David Cameron caused a stir when he told Radio 1 recently: "Do you realise some of the stuff you play on Saturday nights encourages people to carry guns and knives?"
The Tory leader's attack on gangsta rap was directed at the BBC but, as this debate has grown, I wonder if there were other journalists, PRs, television producers and radio executives out there who - like me - are feeling a little guilty about their own roles in promoting this music?
Gangsta rap emerged in the Eighties from the West Coast of America. It was rap's seamy underbelly and very different from the conscious polemics of the likes of Public Enemy over on the East Coast. It was my job, as a music journalist until the late-Nineties, to report on it for music and style magazines and newspapers. I also relayed tales of my adventures in rap-land for Kiss FM radio listeners every week. I was rewarded with unrivalled access to the biggest artists and the scoops that came with it.
I have discussed Tupac Shakur's murder around P Diddy's dining table (he knew the rumours and denied involvement) and listened to a fearful Snoop Doggy Dogg prior to his murder trial (he also claimed innocence and was acquitted).
My commitment to the hip-hop cause frequently found me caught up in the artist's personal skirmishes. I have wiped mace from the eyes of the Wu-Tang Clan's Raekwon and Ice Cube (real name O'Shea Jackson) has shown me bullet holes in his living room. His mother Hosea, meanwhile, has shown me his nice college photos and questioned why her son has made millions from rapping about "Fuck Tha' Police". "I don't see my O'Shea saying those curse words. I see him like an actor," she told me. And an actor is what he later became.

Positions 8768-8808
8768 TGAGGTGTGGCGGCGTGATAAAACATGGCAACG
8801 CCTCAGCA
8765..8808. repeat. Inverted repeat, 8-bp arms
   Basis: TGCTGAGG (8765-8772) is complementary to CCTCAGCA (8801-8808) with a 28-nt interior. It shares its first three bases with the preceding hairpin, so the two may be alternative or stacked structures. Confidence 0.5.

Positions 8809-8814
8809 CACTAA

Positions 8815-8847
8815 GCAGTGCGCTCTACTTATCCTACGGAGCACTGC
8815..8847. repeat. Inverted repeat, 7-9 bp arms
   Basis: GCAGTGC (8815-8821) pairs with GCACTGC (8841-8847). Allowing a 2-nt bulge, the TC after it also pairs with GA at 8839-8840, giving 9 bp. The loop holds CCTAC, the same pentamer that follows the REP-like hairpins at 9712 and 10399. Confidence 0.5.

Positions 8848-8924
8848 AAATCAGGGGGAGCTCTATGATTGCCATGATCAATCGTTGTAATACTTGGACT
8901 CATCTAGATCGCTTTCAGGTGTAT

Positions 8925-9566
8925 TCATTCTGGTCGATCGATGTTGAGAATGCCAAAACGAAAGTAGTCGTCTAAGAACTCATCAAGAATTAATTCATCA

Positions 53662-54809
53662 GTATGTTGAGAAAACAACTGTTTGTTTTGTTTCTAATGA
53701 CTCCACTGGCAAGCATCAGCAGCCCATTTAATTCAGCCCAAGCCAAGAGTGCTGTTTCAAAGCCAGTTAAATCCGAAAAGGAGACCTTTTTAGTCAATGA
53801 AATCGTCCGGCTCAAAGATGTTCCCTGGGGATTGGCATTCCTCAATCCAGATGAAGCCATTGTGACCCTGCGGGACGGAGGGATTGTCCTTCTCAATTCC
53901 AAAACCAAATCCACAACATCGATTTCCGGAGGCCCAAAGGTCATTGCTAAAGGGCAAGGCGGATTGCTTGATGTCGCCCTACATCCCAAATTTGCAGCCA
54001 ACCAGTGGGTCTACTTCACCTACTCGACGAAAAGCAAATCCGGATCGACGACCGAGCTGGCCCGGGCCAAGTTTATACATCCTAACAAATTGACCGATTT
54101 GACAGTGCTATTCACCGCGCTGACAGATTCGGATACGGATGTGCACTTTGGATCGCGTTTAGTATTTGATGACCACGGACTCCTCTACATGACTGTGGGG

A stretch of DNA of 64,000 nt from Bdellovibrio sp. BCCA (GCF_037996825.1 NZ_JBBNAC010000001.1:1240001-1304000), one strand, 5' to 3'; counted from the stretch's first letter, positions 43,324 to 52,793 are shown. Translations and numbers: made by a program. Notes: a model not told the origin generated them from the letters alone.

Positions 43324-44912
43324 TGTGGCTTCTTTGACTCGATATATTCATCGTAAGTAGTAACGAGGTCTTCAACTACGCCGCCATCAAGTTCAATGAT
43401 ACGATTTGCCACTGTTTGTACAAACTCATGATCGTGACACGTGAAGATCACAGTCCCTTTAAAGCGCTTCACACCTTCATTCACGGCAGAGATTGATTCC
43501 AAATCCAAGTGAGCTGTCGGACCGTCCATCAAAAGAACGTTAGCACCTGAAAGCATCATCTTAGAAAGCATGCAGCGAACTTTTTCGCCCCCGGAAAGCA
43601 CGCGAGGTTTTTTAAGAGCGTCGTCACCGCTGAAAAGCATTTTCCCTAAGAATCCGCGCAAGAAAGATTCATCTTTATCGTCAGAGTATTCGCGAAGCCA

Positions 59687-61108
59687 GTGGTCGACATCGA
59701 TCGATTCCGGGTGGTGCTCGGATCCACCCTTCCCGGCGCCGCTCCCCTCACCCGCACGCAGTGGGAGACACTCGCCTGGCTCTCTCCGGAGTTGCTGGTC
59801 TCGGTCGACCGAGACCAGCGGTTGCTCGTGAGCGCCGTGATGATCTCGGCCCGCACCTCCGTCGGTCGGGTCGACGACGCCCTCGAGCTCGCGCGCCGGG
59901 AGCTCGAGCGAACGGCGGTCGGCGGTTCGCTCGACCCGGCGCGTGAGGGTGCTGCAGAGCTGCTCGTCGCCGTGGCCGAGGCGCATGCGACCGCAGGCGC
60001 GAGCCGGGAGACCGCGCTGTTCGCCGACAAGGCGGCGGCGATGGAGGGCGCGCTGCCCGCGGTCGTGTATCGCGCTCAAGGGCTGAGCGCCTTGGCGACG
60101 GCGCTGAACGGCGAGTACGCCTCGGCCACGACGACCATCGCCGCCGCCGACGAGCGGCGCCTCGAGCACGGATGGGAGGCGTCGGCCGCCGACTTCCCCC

As a white female from the Cotswolds, hip-hop, and the promotion of it, may not have seemed like a natural vocation - but it suited me. Rap music and its inherent edginess spoke to my desire to live dangerously.
Racial inequality also motivated me. It seemed hip-hop - and by extension black people - was under attack. In America, the music-censorship lobby the Parent Music Resource Centre raged against rap and rock music and eventually triumphed with the emergence of the Parental Advisory stickers.
NWA (Niggaz with Attitude), arguably the first mainstream gangsta rappers, were investigated by the FBI for incitement to violence. And the subsequent furore over Ice-T's "Cop Killer" - in response to the brutal beating of Rodney King in 1991 by the LAPD - resulted in his release from Warner Brothers Records.
It seemed an uneven playing field. Eric Clapton's "I Shot the Sheriff" cover didn't outrage the public. And John Lennon's "Happiness is a Warm Gun" could be construed as glorifying guns. Apparently it was OK for white boys.
Today satellite and cable channels show rap videos of young, primarily black men swaggering, pack-like, through grimy estates, pulling imaginary triggers with their fingers. Young men who perceive violence as cool. Marketing executives, who grow rich from the sales of the brand-name hoodies and trainers, the music, the magazines and the satellite subscriptions, well know of this association.